The Unfeathered Bird - a review - The Urban Birder
The Unfeathered Bird is a landmark piece that successfully bridges art, science and history, in a beautiful and accessible package that will no doubt be treasured by anyone whose path it crosses. For this reason, if no other, it is intriguing. The second is that it is elegantly produced and imaginatively designed with hundreds of illustrations enlivened by a rich and detailed text. I've recommended The Unfeathered Bird to ornithology profs but would equally recommend it to birders and other natural history addicts interested in a deeper understanding of the interrelationship between form and function--or even just those smitten by the beauty of all nature, particularly that which we don't get to see every day.
As reviewer of this unusual book, I promise that each reader will never look at any bird the same way again. You may have already requested this item. Please select Ok if you would like to proceed with this request anyway.
The unfeathered bird
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Allow this favorite library to be seen by others Keep this favorite library private. Find a copy in the library Finding libraries that hold this item Suitable for those who appreciates birds or bird art, this book features: over drawings, artistically arranged in a sumptuous large-format book; accessible, jargon-free text - the only book on bird anatomy aimed at the general reader; drawings and text all based on actual bird specimens; and includes an anatomically distinct bird groups. Read more Reviews Editorial reviews. User-contributed reviews Add a review and share your thoughts with other readers.
Be the first. Without feathers you have a better idea of how the bird is made. Roasted and eaten, the bones that remain tell the rest of the story a story more easily read if you reassemble the bird. In her amazing book "The Unfeathered Bird" artist and writer Katrina van Grouw has with great skill disassembled birds for us, and then reassembled them. Her drawings of dozens of species chosen from six orders and families show us birds from the inside out. It is a very different and informative perspective. Second largest bird in the world, this fruit-eater looks more reptilian than avian.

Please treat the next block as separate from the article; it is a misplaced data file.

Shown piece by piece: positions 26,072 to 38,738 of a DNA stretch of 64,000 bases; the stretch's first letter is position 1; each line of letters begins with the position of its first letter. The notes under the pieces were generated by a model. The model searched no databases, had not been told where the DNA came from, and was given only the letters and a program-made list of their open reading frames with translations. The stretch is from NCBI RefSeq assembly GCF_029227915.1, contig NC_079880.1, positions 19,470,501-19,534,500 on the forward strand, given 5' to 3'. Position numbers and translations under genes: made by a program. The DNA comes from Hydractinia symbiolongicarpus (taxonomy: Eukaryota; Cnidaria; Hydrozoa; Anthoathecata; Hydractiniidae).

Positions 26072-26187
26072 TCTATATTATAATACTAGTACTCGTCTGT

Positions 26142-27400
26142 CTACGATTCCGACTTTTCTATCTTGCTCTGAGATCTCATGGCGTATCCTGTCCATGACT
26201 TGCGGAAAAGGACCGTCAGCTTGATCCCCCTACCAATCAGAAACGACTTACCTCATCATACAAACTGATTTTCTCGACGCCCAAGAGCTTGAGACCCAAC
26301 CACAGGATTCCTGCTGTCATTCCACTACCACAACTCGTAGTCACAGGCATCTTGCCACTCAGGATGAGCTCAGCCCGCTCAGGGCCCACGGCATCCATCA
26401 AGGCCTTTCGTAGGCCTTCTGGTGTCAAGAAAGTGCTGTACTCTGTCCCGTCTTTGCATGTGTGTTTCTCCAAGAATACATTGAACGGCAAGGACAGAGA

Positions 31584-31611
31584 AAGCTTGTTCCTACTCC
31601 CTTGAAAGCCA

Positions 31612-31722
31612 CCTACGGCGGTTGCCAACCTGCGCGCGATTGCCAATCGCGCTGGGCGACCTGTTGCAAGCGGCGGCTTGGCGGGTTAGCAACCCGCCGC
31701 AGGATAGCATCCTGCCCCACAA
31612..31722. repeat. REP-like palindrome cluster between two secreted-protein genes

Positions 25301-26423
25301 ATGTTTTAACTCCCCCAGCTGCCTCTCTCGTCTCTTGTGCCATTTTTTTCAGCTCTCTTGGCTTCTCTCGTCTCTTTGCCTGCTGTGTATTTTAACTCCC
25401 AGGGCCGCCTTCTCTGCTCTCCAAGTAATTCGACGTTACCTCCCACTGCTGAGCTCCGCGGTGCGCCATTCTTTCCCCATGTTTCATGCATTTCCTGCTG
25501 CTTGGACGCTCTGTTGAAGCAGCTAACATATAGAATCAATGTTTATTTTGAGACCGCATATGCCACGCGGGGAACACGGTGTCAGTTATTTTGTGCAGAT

Its feet are those of a dinosaur. Then comes the trunk of a Common Moorhen, skinned, an egg-shaped mass. Cover the caption and it's hard to know just what this is. Clear text answers the questions.
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Here is the breastbone of a Mallard, then its vertebral column and pelvis, long and snake-like. Here is the head of a Woodpigeon, head with skin removed, skull, tongue, a cross-section of its eyeball. Then more skulls, feet, legs, wings and tails presented in large, simple drawings, the beautiful sketches she worked for 25 years to produce.
Fortunately, she found a home for the project, Princeton University Press. Princeton has put Ms. This makes turning each page an adventure. Particularly welcome is the large size with which many images are so boldly presented. Full skeletons, bones finely drawn are shaded to create three-dimensional images.
Some appear unbird-like. This is not how we see these animals. Put flesh on them, draw individual muscles, and the need for feathers to complete the picture remains. Feathers are what we know, bones and flesh the entire story revealed. Storks and herons have similar basic shapes -- long legs, long neck, long bills. However, for three years at Durham in the s, my undergraduate studies in zoology included a weekly dissection. My final examination included the dissection of the wing musculature of a pigeon.
How I wish that I had had this book alongside me during that traumatic two hours! Email address:. BB Ltd, the company that owns and publishes British Birds, is run by a board of directors, all of whom are volunteers. Neither the company directors nor the trustees are paid for their services, providing their time and enthusiasm because they passionately believe in the value of BB.
The Company is managed with a view to making a small profit which can be donated to the Trust to help fund its charitable work.
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